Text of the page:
Cooking With This Week's Box
Italian Garlic: Fresh Tomato Vinaigrette; Tortilla De Patatas; Tomato Bread; Roasted Cauliflower and Black Bean Tacos
Leeks: Braised Leeks with Pappardelle & Parmesan (see below); Lemony Leeks with Chickpeas and Feta (see below)
Jalapeno Pepper: Jalapeno Popper Mac & Cheese
Purple, White or Cheddar Cauliflower: Silky Cauliflower Soup; Roasted Cauliflower and Black Bean Tacos
German Butterball Potatoes: Tortilla De Patatas
Saute Mix OR Broccoli Romanesco OR Broccoli: Sheet Pan Salmon with Broccoli, Turnips and Turnip Greens Chimichurri
Green Top Baby Violet Turnips: Sheet Pan Salmon with Broccoli, Turnips and Turnip Greens Chimichurri
Sweet Peppers: Easy Thai Peanut Chicken Wraps
Butterscotch Butternut Squash: Roasted Butternut Squash with Coconut Drizzle and Saigon Cinnamon; Baked Penne with Butternut Sage Sauce; Roasted Butternut Squash Tacos
Green Boston Lettuce: Carrot Ginger Dressing; Fresh Tomato Vinaigrette; Easy Thai Peanut Chicken Wraps
Orange Carrots: Carrot Ginger Dressing
The colors of the valley are changing rapidly and we’re preparing for our first frost! While we do cover some sensitive crops to protect them from frost damage, we don’t have time and resources to cover everything. So, the crews are picking as many tomatoes and peppers as they possibly can so we can tuck them safely away in the cooler. They are also going to dig the lemongrass which will not take a frost. We’re planning to pack lemongrass in next week’s box, so you can look forward to a little taste of the tropics next week! As we transition into fall, we are making a shift in our allium selections as well. We’re taking a little break from storage onions so we can enjoy leeks which are in their prime right now! This week I turn to two of my favorite bloggers/cookbook writers. It’s true, I have many, however I gravitate towards these two ladies quite often when I’m looking for simple, healthy, vegetable focused recipes. The first recipe, Braised Leeks with Pappardelle & Parmesan (see below), was featured by Alexandra Stafford on her blog, Alexandra Cooks, however it originated from Ronna Welsh’s book The Nimble Cook. The rich creaminess of this dish doesn’t come from cream, but rather from the silky texture of the slow-cooked leeks and a bit of Parmesan cheese. The second recipe comes from Sarah Britton’s blog, My New Roots. This recipe for Lemony Leeks with Chickpeas and Feta (see below) makes a nice vegetarian main dish with light, simple flavors.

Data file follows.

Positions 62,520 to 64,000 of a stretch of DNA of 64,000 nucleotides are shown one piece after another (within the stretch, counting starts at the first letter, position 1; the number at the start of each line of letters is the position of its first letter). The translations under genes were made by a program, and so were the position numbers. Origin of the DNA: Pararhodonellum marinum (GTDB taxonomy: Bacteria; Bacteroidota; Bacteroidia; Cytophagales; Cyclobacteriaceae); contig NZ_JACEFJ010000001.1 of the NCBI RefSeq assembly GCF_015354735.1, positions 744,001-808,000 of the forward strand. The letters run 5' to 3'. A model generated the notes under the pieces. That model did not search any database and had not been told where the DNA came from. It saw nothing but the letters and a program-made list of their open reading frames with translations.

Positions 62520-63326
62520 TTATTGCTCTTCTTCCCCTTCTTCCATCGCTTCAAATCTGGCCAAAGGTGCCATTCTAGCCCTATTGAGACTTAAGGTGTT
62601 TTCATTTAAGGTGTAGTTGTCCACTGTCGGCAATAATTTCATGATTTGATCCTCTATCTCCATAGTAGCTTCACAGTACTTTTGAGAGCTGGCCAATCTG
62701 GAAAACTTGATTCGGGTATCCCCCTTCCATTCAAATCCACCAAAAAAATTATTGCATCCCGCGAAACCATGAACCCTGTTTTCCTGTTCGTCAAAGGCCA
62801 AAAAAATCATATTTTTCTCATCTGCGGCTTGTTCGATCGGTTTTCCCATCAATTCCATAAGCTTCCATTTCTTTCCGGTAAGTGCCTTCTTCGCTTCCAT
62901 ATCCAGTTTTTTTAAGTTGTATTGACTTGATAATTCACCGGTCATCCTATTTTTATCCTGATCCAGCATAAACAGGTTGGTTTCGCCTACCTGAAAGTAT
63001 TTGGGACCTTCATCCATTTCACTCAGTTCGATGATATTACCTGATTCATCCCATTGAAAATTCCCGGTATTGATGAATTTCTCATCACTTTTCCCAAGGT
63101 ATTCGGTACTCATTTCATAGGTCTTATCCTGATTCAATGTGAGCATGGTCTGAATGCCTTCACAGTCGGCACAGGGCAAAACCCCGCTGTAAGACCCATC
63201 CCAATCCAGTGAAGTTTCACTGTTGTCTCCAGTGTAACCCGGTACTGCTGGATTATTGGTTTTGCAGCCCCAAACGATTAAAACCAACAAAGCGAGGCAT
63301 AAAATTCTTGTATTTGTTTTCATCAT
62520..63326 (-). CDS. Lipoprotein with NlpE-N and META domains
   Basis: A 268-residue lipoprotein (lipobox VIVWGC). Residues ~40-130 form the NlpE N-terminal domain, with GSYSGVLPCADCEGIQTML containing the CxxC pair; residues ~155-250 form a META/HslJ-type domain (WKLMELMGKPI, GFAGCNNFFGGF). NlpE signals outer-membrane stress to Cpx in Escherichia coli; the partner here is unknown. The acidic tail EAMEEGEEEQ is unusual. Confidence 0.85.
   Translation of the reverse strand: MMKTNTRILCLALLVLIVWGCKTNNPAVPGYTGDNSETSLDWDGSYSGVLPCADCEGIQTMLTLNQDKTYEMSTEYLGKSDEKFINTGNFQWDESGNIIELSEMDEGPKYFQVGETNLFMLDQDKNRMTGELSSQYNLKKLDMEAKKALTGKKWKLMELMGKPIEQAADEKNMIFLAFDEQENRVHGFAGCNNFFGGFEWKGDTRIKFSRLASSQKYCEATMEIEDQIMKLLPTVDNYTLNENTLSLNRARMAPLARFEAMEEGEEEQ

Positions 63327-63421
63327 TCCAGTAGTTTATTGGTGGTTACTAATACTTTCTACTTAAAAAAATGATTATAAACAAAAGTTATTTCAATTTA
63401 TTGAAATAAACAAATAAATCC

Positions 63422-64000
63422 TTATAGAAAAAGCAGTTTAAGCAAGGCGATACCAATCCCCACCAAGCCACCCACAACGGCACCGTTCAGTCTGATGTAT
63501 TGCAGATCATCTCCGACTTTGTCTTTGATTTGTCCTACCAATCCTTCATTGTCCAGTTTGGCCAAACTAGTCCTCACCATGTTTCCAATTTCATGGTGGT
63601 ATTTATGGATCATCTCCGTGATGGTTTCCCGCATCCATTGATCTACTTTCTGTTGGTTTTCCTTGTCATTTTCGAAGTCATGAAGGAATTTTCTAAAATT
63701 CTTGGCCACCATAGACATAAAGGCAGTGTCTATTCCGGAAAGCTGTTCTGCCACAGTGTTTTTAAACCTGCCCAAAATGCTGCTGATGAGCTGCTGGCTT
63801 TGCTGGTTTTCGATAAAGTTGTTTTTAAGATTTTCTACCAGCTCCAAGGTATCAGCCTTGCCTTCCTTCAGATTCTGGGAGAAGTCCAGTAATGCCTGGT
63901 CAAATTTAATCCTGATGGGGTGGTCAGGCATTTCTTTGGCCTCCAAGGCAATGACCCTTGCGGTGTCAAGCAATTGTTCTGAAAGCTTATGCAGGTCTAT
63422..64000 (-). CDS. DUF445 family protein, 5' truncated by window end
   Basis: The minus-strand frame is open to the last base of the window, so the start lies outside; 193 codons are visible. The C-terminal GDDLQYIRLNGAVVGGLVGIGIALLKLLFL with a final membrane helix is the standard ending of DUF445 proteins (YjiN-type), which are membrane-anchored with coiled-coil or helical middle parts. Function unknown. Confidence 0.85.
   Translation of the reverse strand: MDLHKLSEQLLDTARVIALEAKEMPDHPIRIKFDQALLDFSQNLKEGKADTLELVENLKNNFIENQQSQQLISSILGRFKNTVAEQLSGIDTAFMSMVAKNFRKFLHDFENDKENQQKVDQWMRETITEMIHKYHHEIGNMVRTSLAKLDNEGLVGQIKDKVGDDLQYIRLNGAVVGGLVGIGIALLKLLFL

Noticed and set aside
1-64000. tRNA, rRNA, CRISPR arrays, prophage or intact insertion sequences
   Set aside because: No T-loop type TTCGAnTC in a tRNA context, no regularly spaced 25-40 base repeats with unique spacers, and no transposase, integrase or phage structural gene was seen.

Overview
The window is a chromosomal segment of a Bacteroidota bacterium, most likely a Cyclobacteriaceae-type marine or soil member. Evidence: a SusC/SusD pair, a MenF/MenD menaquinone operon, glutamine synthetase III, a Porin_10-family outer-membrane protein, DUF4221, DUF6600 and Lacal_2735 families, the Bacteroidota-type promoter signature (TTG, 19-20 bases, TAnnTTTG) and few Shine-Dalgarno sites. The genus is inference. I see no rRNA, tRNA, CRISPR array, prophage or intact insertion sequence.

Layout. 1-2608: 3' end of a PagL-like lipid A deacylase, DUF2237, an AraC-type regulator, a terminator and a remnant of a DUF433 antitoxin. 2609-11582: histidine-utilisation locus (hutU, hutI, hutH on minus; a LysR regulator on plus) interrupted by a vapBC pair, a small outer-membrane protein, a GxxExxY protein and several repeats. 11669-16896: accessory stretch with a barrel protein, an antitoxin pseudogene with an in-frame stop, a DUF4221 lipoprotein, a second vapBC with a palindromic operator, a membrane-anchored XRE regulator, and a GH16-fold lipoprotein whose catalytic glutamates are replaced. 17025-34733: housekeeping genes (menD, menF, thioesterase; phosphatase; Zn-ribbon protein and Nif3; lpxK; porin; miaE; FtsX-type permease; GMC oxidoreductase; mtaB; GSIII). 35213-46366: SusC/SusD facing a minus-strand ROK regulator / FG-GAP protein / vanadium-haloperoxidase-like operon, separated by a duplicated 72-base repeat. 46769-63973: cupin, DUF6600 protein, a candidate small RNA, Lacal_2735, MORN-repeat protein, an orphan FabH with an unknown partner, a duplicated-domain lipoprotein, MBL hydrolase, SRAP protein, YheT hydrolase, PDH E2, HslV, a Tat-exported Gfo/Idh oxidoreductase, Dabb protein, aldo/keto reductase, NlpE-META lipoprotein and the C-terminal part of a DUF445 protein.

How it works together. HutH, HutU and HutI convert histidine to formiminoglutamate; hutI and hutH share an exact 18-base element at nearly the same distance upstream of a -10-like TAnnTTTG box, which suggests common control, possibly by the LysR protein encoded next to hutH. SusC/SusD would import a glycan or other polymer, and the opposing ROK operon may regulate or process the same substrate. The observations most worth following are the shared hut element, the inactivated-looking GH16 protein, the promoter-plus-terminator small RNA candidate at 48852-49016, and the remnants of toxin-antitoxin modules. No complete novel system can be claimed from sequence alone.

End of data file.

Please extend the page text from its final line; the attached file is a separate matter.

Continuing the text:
|Carrot Ginger Dressing, photo from cookieandkate.com|
The green Boston head lettuce in this week’s box is GORGEOUS! This variety has soft, tender leaves and will make a beautiful base for a nice fall “tossed” salad with sliced sweet peppers, chunks of tomatoes and maybe even some little cauliflower florets. While carrots are often included in tossed vegetable salads, you can also use the carrots to make a dressing to put on the salad! This Carrot Ginger Dressing is light enough to not overpower the lettuce leaves and contributes a nice overall flavor to the salad. If you prefer to shred the carrots and actually put them on your salad, you may choose to dress the salad with this Fresh Tomato Vinaigrette. The leaves on this variety of lettuce are also great for things like these Easy Thai Peanut Chicken Wraps!
The baby violet turnips in this week’s box are a new item we wanted to try this year. They have a bit more of a turnip bite in comparison to the baby white salad turnips we grew earlier in the spring. As I was considering what I might do with them, I got an email update from dishingupthedirt.com letting me know Andrea Bemis had just posted this recipe for Sheet Pan Salmon with Broccoli, Turnips and Turnip Greens Chimichurri. Thanks for the suggestion Andrea, this recipe is perfect for this week’s box contents! The chimichurri sauce is made with the turnip greens and parsley. Speaking of parsley, it’s time to check your herb garden. With the first frost potentially coming this week, you might want to harvest the remainder of your herbs or be prepared to cover the plants. If you have extra herbs you can always dry them. I also want to mention, for those of you who appreciate Andrea Bemis’ recipes, that she has another book coming out! Local Dirt—Seasonal Recipes for Eating Close to Home. It is being released on October 13, but is available for pre-ordering right now!